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Training and Programme Gaps

Refers to the analysis and identification of various gaps that exist between the content and delivery of training programmes and providers, and the actual requirements and expectations of the industry in adequately preparing individuals for real-world tasks


In recent years, the sector has voiced concerns regarding the effectiveness of training programmes in adequately preparing individuals for ‘real-world’ tasks. A key issue is the overemphasis on academic-focused training at the expense of practical experience, creating a gap between theoretical knowledge and practical skills.

Improved cooperation between industry-led programmes and providers is imperative. Currently, there are communication and alignment gaps between industry-led programmes and providers such as Te Pūkenga, which seem to prioritise general training instead of catering to specific industry demands. It is crucial for training programmes to better align with industry-specific requirements and equip learners with the appropriate skills and knowledge for their chosen career paths.

The industry acknowledges the progress made in training programmes and qualifications over time. However, the current training mix lacks balance, as certain aspects like health and safety are redundantly covered in different unit standards. It could be advantageous to shift these aspects, along with more theory-based learning, to an online platform, as is already happening.

Online training options have proven beneficial, particularly in reducing expenses. Nevertheless, there is a growing recognition that practical and hands-on training should be conducted in person to ensure skill verification. However, challenges arise in smaller regions where limited resources and facilities hinder the effectiveness of online training.

Furthermore, there is a scarcity of block courses, and training primarily relies on employers or external trainers providing on-site instruction. This shortage limits individuals' access to comprehensive training programmes, especially in regions where block courses are not easily accessible. In certain cases, off-site training locations may be necessary, especially when on-site locations present safety risks. However, it is essential to upgrade learning resources, facilities, and ensure compliance with safety standards to establish a safe and conducive learning environment.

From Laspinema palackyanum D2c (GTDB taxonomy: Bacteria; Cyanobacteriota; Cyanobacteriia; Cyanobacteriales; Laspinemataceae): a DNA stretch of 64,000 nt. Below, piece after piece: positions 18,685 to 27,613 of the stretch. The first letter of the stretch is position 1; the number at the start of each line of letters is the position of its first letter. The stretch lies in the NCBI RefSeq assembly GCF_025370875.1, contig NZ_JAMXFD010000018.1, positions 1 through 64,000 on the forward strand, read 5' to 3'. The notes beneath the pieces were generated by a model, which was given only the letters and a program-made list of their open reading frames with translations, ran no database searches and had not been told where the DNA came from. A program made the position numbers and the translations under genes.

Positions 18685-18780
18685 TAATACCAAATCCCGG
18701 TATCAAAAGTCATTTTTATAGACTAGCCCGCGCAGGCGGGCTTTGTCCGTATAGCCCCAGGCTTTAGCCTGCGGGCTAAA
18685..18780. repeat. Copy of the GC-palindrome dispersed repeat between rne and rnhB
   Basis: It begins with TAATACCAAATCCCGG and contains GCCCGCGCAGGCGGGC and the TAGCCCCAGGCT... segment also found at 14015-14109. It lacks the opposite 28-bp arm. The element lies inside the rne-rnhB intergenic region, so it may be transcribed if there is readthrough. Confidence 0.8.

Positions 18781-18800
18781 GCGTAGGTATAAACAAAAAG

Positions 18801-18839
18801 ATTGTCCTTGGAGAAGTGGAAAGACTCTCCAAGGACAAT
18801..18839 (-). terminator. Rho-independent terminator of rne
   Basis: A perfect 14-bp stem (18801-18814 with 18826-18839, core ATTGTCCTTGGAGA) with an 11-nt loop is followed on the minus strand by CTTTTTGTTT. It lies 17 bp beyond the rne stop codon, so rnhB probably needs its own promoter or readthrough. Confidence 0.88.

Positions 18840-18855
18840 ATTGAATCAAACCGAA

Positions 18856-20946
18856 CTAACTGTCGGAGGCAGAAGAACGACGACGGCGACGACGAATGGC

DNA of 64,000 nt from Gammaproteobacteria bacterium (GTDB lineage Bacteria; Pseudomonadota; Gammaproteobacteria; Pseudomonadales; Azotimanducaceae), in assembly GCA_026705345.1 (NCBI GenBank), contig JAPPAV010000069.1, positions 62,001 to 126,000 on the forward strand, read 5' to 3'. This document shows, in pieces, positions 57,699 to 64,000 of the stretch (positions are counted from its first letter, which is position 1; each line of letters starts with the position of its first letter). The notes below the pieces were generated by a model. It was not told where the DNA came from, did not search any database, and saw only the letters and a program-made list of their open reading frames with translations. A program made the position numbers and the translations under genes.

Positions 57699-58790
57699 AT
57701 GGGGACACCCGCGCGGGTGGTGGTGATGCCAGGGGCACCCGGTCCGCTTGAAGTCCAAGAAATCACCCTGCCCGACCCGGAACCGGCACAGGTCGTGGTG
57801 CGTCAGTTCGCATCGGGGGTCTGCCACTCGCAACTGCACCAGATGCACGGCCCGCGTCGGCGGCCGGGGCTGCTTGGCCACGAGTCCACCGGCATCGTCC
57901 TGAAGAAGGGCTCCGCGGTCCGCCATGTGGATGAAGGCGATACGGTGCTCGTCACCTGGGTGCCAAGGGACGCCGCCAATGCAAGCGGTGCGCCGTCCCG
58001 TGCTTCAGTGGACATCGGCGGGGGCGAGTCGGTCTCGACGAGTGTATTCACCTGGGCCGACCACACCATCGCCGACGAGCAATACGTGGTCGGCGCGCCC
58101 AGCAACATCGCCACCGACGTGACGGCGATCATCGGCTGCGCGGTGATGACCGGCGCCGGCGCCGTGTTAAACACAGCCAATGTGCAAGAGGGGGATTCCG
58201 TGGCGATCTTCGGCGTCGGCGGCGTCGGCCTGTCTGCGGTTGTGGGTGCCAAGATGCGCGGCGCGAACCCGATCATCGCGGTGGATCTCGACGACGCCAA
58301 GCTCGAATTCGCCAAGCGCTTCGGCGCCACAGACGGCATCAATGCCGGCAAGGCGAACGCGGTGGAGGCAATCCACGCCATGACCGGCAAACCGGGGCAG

Inconsistencies in the delivery and moderation of assessments among different providers further compound the challenges faced by the industry. These inconsistencies can result in variations in the quality and reliability of training outcomes, undermining the effectiveness and credibility of the likes of apprenticeship programmes. Reviewing and improving the governing body responsible for establishing consistent and appropriate delivery and assessment practices is necessary. Maintaining the integrity and quality of qualifications relies on conducting assessments consistently and fairly across all training providers.

Training providers are facing their own set of challenges, primarily stemming from funding, capability, and capacity challenges, namely a shortage of trainers and assessors. The recruitment of new trainers with the required subject matter knowledge and credibility is proving to be a formidable task, putting strain on training providers ability to offer comprehensive and specialised training that align with industry needs, and ultimately impacting the overall competency and preparedness of apprentices.

To build and sustain the capabilities of trainers and assessors, ongoing support and resources are necessary. This includes providing training materials, assessment materials, comprehensive training programmes, appropriate training collateral, and access to suitable training sites. Additionally, acknowledging and appreciating trainers who go above and beyond the prescribed assessment structure is essential. These dedicated trainers invest extra time and effort to ensure apprentices grasp the practical aspects of their training, enhancing their competency and readiness for real-world scenarios.

Lastly, before the recent 2023 Government Budget announcements, there were significant concerns about the possibility of government support funding being withdrawn from apprenticeship programmes. These concerns revolved around the potential decrease in apprenticeship opportunities and the resulting impact on the sector's ability to meet evolving skill requirements and address demands in the labour market. The recent announcement has mitigated some of these concerns. Nevertheless, there is an increasing demand for the sector to expand its funding sources beyond the current heavy dependence on government support. One suggested solution is to establish partnerships with the sector, often referred to as "angel's money." Industry partnerships can provide alternative funding streams that offer greater flexibility and fewer restrictions. This enables the sector and training providers to foster innovation, adapt to evolving industry requirements, and deliver high-quality training programmes.

  • Gap between theoretical knowledge and practical skills

  • Need for improved cooperation between industry-led programmes and providers

  • Balance in training mix and online learning

  • Challenges in smaller regions and limited resources

  • Inconsistencies in delivery and moderation of assessments

  • Challenges faced by training providers

  • Concerns about government support funding

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